Document Type



Medicine and Health Sciences


Statement of problem: Correctional facilities are stressful, unhealthy and dangerous working environments, which increase the risk of chronic diseases and a shortened lifespan for employees, particularly corrections officers. The need exists for effective worksite interventions to lower chronic disease risk and improve health of correctional employees. Objective: The primary aim was to pilot test eight-week worksite nutrition and physical activity educationalintervention for correctional employees and to determine baseline indicators of weight loss success. Methods: Twenty overweight/obese volunteer employees were recruited by convenience sampling. Educational material was tailored to baseline responses on diet and physical activity knowledge, preferences, and behaviors. Adiposity status was both self-rated by the study participants and measured by researchers. The primary indicator was change in adiposity with a goal of 3% loss in weight across the intervention. Results: The group averaged one-pound loss per week; eleven of 20 employees lost ≥3% of body weight. The number of overweight/obese employees with healthy waist circumferences increased from 3 to 8 post-intervention. At baseline, employees who reached the weight loss goal were most likely to: accurately assess their level of adiposity; havelower knowledge about nutrition and healthy eating; report greater preference for discretionary-energy foodsbut less preference for vegetables; and less confidence in changing their physical activity behaviors. Conclusions: The intervention resulted in clinically meaningful, short-term weight loss among employees in stressful workplaces. Simple baseline survey-assessment defined employees who reported room to change their dietary and physical activity patterns as well as an accurate realization of their level of excessive adiposity.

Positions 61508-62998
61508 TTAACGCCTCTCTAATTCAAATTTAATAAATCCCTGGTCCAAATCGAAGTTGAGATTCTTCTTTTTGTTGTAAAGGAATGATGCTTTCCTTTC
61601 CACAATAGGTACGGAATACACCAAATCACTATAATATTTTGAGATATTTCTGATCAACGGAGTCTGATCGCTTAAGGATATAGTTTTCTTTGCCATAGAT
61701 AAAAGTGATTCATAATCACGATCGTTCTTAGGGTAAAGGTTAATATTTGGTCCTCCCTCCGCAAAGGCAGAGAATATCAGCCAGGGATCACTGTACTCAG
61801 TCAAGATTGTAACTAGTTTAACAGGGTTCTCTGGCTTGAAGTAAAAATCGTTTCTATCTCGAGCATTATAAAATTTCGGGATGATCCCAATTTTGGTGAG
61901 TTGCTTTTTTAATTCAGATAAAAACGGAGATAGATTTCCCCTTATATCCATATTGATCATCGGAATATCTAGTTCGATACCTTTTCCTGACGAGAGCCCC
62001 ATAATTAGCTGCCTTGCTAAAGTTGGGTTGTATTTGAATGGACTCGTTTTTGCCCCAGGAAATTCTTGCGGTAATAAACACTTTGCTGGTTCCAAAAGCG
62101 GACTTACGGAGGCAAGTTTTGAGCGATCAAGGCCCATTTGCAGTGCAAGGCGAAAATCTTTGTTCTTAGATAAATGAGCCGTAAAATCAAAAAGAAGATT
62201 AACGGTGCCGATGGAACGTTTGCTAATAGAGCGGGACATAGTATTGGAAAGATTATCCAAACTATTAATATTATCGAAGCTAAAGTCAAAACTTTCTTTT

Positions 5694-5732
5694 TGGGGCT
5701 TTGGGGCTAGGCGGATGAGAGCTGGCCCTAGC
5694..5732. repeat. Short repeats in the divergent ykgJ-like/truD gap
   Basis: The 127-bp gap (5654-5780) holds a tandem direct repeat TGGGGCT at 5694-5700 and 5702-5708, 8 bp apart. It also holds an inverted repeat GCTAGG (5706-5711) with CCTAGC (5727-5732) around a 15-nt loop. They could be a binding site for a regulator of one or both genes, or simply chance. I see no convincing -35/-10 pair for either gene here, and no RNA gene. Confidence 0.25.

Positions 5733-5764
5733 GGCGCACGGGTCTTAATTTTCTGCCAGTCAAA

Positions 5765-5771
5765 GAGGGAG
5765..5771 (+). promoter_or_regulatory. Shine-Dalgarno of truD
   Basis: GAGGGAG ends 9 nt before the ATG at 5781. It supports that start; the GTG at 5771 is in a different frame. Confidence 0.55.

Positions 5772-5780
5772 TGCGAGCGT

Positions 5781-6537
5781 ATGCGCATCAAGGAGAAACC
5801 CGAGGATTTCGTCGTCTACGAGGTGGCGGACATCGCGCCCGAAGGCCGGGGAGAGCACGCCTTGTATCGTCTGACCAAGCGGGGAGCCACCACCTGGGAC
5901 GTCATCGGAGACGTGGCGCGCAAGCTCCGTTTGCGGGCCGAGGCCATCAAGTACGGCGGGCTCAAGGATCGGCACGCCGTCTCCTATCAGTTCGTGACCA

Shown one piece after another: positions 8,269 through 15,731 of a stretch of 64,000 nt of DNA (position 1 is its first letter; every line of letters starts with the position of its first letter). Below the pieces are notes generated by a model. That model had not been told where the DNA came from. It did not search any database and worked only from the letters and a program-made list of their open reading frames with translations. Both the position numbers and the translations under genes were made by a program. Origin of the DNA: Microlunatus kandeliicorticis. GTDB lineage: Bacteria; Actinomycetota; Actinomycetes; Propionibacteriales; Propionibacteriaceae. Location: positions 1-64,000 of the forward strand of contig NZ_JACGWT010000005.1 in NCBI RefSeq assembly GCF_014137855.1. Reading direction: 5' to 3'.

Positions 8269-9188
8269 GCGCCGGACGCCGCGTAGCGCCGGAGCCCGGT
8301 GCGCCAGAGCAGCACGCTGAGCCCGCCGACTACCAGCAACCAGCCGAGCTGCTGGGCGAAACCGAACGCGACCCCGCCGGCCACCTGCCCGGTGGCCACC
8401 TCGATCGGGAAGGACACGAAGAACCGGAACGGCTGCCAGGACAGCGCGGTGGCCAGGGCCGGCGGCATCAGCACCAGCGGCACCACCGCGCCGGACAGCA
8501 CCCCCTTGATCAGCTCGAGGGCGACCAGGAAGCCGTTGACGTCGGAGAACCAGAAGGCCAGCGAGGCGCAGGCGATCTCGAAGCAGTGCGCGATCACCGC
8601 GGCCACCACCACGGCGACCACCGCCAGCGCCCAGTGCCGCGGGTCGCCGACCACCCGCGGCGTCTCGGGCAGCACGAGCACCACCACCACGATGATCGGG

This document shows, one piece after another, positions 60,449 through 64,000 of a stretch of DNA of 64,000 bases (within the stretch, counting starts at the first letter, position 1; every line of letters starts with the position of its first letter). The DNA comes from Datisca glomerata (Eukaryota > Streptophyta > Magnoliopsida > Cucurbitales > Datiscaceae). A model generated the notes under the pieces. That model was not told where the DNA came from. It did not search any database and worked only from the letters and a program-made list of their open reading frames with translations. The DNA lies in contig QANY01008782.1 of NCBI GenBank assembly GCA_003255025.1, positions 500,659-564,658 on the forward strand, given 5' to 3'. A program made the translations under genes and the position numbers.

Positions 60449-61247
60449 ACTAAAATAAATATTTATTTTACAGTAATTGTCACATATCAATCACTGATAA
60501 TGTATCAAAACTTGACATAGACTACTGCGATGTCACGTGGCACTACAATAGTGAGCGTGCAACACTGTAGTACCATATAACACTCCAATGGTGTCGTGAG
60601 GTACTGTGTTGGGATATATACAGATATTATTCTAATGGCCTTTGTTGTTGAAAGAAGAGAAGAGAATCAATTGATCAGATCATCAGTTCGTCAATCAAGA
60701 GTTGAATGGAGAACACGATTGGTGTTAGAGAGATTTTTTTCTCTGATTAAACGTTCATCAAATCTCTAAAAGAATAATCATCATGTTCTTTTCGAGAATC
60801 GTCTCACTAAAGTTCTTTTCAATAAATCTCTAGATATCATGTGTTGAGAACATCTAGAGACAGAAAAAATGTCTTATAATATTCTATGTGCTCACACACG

Originally published in : Journal of Obesity and Weight Loss Therapy, v.2:no.2 (2012:Mar) pp121

doi: 10.4172/2165-7904.1000121